The Detroit Tigers were hunting for a shortstop last winter, and the market was stocked with five enticing options.
The Big Five — Corey Seager, Carlos Correa, Trevor Story, Javier Baez and Marcus Semien — ultimately netted just under a billion dollars in guaranteed money.
But while they cashed in on big deals, not all five players followed it up with big seasons in 2022.
The Tigers’ selection — Javier Baez — probably fared the worst of the group, although he hit better after a slow start and (unlike the Red Sox’ Story) remained healthy for the entire season.
What does the future hold? Here’s a look at the five players who have now completed one year of their long-term contracts.
Heading into free agency: Seager had been in the Dodgers organization since being drafted in the first round in 2012. He had a career 131 OPS+ in parts of seven seasons and was considered a solid but not elite defensive shortstop. He missed about two months in 2021 after getting hit by a pitch and breaking his hand, but he finished the season strong, hitting .306 with a .915 OPS in 95 games. Many considered Seager the most attractive shortstop on the market, giving that he was hitting free agency after his age-27 season.
The contract: Seager signed a whopping 10-year, $325 million deal with the Rangers.
How he fared: Seager hit .245 with 33 home runs and a .772 OPS (119 OPS+) in 151 games. He played almost exclusively at shortstop, where he was rated roughly average defensively. He was worth just over 4 wins above replacement.
Outlook: This will almost certainly be a bad deal for the Rangers when Seager is 37 years old and making $31 million in 2031. That’s why they need to maximize the front-end years. Losing 94 games last year was not part of the plan.
Heading into free agency: Only 27 years old, Correa was coming off perhaps the best season of his career. In parts of seven seasons with the Astros — including five under current Tigers manager A.J. Hinch — Correa posted an .837 OPS (127 OPS+) while playing elite-level defense. He hit a career-high 26 homers in 2021 while answering questions about his health by playing in 148 games.
The Tigers pursued Correa, reportedly offering him a 10-year deal not far from $300 million, but eventually pivoted to Javier Baez when it became clear Correa would wait until after the lockout to sign. His old team, the Houston Astros, were content to stick with rookie Jeremy Pena, a move that ultimately paid dividends.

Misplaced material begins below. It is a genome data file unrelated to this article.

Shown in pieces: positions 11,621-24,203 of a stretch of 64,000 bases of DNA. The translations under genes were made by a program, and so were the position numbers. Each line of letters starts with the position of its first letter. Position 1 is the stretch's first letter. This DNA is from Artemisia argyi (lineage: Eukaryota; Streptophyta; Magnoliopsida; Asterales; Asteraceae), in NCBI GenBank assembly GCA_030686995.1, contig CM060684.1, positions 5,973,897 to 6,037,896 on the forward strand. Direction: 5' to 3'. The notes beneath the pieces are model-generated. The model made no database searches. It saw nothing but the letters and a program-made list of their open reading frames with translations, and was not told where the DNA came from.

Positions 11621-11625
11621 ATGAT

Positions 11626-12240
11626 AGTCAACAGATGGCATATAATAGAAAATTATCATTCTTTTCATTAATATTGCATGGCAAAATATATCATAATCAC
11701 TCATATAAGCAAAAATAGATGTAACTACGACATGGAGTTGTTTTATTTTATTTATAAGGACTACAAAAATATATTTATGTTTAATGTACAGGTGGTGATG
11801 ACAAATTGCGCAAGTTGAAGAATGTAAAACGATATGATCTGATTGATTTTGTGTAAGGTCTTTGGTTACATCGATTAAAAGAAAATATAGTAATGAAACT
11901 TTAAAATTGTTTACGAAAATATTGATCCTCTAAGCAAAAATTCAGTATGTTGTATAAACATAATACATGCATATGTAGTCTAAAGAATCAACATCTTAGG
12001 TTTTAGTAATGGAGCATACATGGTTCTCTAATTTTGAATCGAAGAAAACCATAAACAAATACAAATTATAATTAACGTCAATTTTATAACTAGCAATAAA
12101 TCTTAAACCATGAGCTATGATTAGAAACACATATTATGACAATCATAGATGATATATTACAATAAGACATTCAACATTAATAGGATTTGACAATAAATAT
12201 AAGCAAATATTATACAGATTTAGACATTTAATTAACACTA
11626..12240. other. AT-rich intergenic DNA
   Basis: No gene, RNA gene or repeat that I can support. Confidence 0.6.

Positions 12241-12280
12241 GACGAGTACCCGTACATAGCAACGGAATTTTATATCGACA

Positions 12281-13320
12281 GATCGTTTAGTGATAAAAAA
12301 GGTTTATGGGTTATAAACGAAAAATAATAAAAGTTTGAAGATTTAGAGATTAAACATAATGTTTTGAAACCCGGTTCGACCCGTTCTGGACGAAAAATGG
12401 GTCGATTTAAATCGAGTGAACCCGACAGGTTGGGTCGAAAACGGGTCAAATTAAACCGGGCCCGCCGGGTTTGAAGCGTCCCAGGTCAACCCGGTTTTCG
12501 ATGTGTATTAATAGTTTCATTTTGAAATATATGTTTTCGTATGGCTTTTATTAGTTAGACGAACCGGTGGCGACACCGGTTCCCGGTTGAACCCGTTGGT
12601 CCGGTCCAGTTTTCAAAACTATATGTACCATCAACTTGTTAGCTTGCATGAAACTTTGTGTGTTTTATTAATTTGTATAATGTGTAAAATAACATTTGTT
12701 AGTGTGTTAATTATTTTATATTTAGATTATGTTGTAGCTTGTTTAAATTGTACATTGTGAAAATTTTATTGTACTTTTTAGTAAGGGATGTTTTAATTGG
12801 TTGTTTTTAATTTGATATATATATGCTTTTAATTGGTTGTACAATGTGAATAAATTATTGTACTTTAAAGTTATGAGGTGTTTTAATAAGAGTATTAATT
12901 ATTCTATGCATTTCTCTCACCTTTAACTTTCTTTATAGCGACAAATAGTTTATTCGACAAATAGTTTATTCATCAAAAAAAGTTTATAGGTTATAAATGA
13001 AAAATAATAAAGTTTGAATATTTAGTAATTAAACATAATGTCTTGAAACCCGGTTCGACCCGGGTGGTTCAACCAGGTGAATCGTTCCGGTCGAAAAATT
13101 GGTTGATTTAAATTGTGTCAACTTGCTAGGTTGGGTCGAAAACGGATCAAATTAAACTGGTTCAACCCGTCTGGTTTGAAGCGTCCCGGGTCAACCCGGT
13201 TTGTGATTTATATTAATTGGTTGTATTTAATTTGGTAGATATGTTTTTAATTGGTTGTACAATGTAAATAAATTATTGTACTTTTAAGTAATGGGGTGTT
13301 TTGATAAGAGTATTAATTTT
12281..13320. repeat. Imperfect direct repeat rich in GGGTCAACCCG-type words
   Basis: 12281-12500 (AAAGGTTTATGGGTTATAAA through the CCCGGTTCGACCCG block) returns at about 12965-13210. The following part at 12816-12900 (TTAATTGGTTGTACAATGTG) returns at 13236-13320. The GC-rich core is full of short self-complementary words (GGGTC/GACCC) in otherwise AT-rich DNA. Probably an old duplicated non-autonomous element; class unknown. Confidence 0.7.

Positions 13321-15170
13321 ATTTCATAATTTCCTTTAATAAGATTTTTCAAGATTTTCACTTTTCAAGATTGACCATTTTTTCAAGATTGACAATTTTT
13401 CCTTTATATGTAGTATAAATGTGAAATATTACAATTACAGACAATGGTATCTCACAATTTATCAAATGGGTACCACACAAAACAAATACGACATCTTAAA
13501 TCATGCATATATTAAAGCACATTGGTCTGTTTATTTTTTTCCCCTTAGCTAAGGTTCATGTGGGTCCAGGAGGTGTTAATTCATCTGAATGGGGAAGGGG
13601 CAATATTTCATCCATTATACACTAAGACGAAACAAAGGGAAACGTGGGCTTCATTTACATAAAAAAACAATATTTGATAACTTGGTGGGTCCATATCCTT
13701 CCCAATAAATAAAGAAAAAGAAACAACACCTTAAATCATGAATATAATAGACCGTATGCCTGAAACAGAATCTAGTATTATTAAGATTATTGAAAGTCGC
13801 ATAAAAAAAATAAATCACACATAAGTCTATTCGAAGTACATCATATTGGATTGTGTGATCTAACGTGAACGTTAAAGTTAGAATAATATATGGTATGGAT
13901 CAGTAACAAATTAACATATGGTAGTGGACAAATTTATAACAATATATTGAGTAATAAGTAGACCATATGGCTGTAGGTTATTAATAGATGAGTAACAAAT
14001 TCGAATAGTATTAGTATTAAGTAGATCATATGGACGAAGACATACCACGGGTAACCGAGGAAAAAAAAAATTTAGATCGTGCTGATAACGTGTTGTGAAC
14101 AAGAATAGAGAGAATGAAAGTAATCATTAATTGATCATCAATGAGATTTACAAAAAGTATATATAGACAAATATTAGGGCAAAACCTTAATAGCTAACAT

The contract: Correa was forced to “settle” for a three-year, $105 million deal with the Twins that included an opt-out after his first year that everyone (Twins included) expected him to exercise.
How he fared in 2022: After a slow start, Correa finished with a .291 average, 22 home runs and .834 OPS (140 OPS+) in 136 games. He was a finalist for Gold Glove at shortstop. He was worth about 5 wins above replacement.
Outlook: Correa repeated the free-agent drama again this winter, reaching deals with the San Francisco Giants and New York Mets that were nixed over medical concerns. He eventually agreed to return to the Twins on a six-year, $200 million that contains four years worth of team options at the end of the contract.
So Correa didn’t do as well as expected on the market, but he didn’t do terribly. If you combine the two deals, it’s essentially seven years and $235 million guaranteed.
If Correa stays healthy, it could be a great deal for the Twins, who are only paying guaranteed money through Correa’s age 33 season.
Heading into free agency: The elder statesman of the group, Semien had already turned 31 by the time he hit free agency for a second time. But he was also coming off perhaps the best season of anyone in the Big Five. Semien hit 45 home runs and posted an .873 OPS (133 OPS+) while playing in all 162 games with the Blue Jays in 2021. No one doubted his durability. He had played in 536 of his teams’ 546 games over the last four seasons.